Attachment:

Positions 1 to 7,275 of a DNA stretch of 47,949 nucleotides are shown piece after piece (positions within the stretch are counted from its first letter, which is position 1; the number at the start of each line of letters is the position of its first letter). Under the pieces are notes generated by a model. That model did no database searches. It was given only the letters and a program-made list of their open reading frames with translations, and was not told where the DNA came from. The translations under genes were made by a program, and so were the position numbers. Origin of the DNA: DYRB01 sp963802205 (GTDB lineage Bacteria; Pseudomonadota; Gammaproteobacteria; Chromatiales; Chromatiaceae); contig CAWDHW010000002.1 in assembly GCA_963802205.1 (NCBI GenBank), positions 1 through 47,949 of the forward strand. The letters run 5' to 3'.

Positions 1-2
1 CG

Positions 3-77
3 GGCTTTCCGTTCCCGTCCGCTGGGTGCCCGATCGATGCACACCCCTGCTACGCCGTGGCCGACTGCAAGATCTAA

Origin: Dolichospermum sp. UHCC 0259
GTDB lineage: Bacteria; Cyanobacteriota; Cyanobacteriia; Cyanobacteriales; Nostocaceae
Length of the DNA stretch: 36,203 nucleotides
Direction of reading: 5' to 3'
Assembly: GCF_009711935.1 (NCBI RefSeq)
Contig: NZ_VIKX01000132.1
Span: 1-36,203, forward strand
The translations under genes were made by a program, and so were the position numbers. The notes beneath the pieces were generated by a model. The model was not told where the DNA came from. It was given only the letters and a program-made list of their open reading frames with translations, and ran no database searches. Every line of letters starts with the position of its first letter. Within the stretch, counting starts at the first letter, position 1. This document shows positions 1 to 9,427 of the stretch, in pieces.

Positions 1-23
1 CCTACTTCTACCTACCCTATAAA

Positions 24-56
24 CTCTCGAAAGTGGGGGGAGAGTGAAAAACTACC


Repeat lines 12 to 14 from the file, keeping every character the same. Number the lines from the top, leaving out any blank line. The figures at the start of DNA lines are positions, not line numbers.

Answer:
Span: 1-36,203, forward strand
The translations under genes were made by a program, and so were the position numbers. The notes beneath the pieces were generated by a model. The model was not told where the DNA came from. It was given only the letters and a program-made list of their open reading frames with translations, and ran no database searches. Every line of letters starts with the position of its first letter. Within the stretch, counting starts at the first letter, position 1. This document shows positions 1 to 9,427 of the stretch, in pieces.

Positions 1-23